Finnish Legends for English Children | Annotated Tale

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Lemminkainen's Death

FOR a long time Lemminkainen sat considering whether he should give up the chase and return to Kalevala, or still keep on after the Hisi-reindeer. At length he regained hope and courage, and having sung an incantation that made his snow-shoes and arrows and staff whole again, he started off once more.

               This time he turned his steps to the home of Tapio, the god of the forest, and as he went he began to sing wondrous songs to Tapio and his wife Mielikki, begging them to help him, and promising them great stores of gold and silver if they would do so.

               At last he arrived at Tapio's palace, which had window-frames of gold, and the palace itself was of ivory. And within it Mielikki and her daughters were dressed in golden garments, and wore gold and gems in their hair, and pearls round their necks. And they all promised to help Lemminkainen, and went off to drive the reindeer up to the palace so that he might catch it. Nor had he long to wait before whole troops of reindeer came flocking into the palace courtyard, and Lemminkainen saw among them the Hisi-deer, and caught it.

eath                Then Lemminkainen sang a song of triumph, and having paid to Tapio's wife, Mielikki, the gold and silver he had promised, he hastened off with the reindeer to Louhi's home. But when he gave the Hisi-deer to her, she said: 'I will give thee my fairest daughter if thou wilt catch and bridle for me the fiery Hisi-horse, that breathes smoke and fire from his mouth and nostrils.'

               So Lemminkainen went off, taking with him a golden bridle to put on the horse. For three days he wandered without catching sight of the Hisi-horse, but on the third day he climbed to the top of a very high mountain, and from thence he spied the steed on the plain amongst the fir-trees, breathing smoke and flames from his mouth and nostrils and eyes.

               When Lemminkainen saw him he prayed to great Ukko to send a shower of icy hail upon the fiery Hisi-steed, and presently a great shower of hail rained down, and every hailstone was larger than a man's head. After the hail was over, Lemminkainen came up to the fiery horse and coaxed him to let the golden bridle be slipped over his head. Then off they went like the wind, the horse obeying Lemminkainen perfectly, and in a very short time they arrived at Louhi's house. When he had given the Hisi-horse to Louhi, Lemminkainen asked again for the hand of her fairest daughter. But Louhi told him she would not give him her daughter until he had killed the swan that swam on Tuoni's river, which flows between the land of the living and the dead.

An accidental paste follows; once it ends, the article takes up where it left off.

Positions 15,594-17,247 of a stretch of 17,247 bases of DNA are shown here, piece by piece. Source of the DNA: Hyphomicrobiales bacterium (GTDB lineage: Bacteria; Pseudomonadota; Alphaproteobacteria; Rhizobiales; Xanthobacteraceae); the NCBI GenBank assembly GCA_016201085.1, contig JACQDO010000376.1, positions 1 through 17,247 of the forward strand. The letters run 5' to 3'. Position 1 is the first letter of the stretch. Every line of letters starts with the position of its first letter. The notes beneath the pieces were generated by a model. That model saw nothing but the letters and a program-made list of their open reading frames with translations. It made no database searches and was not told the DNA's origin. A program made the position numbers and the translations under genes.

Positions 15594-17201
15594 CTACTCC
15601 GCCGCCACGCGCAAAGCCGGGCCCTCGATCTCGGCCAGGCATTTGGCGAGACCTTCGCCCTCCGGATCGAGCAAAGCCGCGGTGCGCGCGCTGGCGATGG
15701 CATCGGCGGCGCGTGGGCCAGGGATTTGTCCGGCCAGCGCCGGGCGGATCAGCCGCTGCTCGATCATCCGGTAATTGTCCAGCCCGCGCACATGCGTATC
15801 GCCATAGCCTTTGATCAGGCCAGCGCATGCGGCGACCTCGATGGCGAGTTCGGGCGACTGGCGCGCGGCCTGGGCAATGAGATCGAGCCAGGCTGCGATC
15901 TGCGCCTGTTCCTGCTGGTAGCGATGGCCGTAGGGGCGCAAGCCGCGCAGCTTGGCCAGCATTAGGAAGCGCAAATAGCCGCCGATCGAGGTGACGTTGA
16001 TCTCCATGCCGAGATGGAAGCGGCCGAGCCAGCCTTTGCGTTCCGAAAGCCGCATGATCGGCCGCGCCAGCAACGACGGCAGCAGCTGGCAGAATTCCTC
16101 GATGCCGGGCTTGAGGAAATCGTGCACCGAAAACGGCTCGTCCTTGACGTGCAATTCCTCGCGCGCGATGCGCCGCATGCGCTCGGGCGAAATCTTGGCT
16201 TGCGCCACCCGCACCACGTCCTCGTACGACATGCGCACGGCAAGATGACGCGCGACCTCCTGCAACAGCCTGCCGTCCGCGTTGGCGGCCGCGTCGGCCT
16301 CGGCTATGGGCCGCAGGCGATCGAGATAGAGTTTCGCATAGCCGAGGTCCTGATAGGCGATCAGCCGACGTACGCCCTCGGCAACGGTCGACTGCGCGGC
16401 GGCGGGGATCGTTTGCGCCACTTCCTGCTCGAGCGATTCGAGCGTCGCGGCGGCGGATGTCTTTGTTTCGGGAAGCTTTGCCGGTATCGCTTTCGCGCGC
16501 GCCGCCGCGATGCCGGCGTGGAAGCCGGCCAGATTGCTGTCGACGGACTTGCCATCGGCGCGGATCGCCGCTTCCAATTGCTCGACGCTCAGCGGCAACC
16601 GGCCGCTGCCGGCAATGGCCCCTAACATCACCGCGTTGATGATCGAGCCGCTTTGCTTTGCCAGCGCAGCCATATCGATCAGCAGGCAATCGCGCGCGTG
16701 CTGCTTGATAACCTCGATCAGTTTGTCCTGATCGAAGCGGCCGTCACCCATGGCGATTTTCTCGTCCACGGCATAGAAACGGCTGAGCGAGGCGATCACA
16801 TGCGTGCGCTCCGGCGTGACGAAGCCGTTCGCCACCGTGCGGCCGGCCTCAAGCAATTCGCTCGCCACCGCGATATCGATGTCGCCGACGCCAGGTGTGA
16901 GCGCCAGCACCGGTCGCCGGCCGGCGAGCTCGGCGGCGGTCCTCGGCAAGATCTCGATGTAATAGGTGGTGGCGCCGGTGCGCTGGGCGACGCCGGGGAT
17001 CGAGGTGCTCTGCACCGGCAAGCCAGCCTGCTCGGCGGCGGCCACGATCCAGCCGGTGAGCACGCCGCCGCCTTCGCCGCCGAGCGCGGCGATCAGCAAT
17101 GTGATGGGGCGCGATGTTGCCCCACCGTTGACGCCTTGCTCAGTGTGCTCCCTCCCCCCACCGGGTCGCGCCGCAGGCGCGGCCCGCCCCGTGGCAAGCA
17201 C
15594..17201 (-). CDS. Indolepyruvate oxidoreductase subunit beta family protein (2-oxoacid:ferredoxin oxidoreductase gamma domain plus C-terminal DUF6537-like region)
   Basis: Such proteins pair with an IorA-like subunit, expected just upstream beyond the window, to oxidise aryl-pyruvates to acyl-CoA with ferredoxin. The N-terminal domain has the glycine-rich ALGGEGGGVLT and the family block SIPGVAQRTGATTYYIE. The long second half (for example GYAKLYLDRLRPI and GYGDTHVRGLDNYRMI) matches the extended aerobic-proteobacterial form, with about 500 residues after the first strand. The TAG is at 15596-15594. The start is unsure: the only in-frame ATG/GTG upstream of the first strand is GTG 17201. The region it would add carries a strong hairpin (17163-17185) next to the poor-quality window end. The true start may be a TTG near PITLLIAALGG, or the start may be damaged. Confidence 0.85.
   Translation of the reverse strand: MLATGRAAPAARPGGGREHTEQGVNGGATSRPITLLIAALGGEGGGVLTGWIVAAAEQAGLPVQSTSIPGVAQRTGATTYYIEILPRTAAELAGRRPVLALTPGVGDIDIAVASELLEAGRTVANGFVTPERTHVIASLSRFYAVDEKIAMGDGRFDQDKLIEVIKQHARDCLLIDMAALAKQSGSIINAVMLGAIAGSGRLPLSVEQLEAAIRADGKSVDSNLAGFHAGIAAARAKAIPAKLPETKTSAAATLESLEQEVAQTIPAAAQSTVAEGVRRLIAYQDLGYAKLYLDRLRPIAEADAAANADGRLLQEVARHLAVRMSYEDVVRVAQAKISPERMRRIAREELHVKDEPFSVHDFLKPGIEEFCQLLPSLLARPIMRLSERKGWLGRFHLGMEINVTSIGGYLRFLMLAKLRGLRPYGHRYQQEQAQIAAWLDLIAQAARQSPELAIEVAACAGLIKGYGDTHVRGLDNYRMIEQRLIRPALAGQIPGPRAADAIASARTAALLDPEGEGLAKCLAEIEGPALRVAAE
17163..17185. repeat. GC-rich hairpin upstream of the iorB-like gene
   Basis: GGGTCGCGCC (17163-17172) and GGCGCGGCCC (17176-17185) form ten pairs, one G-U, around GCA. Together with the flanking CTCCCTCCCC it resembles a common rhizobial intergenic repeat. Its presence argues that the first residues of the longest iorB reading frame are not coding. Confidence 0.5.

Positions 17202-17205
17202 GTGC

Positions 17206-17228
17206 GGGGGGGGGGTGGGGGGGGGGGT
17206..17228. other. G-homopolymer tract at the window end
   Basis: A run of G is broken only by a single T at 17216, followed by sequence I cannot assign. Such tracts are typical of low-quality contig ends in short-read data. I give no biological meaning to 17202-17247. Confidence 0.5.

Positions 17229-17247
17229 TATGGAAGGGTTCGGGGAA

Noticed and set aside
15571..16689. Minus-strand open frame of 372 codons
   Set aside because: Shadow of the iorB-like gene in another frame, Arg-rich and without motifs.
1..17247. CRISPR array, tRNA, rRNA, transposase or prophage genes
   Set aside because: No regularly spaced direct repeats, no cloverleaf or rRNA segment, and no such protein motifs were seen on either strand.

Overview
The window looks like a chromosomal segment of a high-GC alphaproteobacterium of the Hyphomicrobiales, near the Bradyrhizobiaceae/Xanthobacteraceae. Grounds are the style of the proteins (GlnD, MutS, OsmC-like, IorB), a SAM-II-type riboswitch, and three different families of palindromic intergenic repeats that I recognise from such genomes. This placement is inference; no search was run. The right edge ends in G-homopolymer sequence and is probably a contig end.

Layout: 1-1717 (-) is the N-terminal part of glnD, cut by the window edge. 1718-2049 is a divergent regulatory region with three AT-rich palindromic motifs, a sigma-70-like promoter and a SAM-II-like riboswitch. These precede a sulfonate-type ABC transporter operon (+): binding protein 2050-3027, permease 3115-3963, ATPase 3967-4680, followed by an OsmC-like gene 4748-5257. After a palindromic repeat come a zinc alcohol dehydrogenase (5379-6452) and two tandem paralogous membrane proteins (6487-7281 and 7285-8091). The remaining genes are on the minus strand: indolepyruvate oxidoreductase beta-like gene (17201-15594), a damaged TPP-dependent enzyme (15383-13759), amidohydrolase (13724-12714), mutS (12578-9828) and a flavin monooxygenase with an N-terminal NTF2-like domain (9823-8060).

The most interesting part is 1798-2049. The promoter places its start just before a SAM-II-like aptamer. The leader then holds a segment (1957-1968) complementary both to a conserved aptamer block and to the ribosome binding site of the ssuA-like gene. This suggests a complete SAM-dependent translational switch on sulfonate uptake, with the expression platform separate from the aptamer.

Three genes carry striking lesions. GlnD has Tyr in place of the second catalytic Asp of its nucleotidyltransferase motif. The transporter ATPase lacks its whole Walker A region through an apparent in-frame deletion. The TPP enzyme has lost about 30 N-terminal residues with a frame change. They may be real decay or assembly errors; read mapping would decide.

Then Lemminkainen started off fearlessly to seek the graceful swan of Tuoni, and journeyed on and on until at length he came to the coal-black river. There the old shepherd of Pohjola, Nasshut, was waiting for him, and, though blind, he heard Lemminkainen's footsteps, and sent a serpent from the death-river to meet him. The serpent stung Lemminkainen just over the heart, so that he fell down dead almost instantly, only having time to call upon his ancient mother to help him.

               And Nasshut cast his body into the dismal river Tuoni, where it was washed down through the rapids to the Deathland, Tuonela. There the son of the ruler of the Deathland took the body, and cutting it into five portions, cast them back into the stream, saying: 'Swim there now, O Lemminkainen! float for ever in this river, so that thou mayst hunt the wild swan at thy leisure.'

               And thus the handsome Lemminkainen died, and was cast into the river of Tuoni, that flows along the Deathland.

Bibliographic Information

Tale Title: Lemminkainen's Death
Tale Author/Editor: Eivind, R.
Book Title: Finnish Legends for English Children
Book Author/Editor: Eivind, R.
Publisher: T. Fisher Unwin
Publication City: London
Year of Publication: 1893
Country of Origin: Finland
Classification: unclassified

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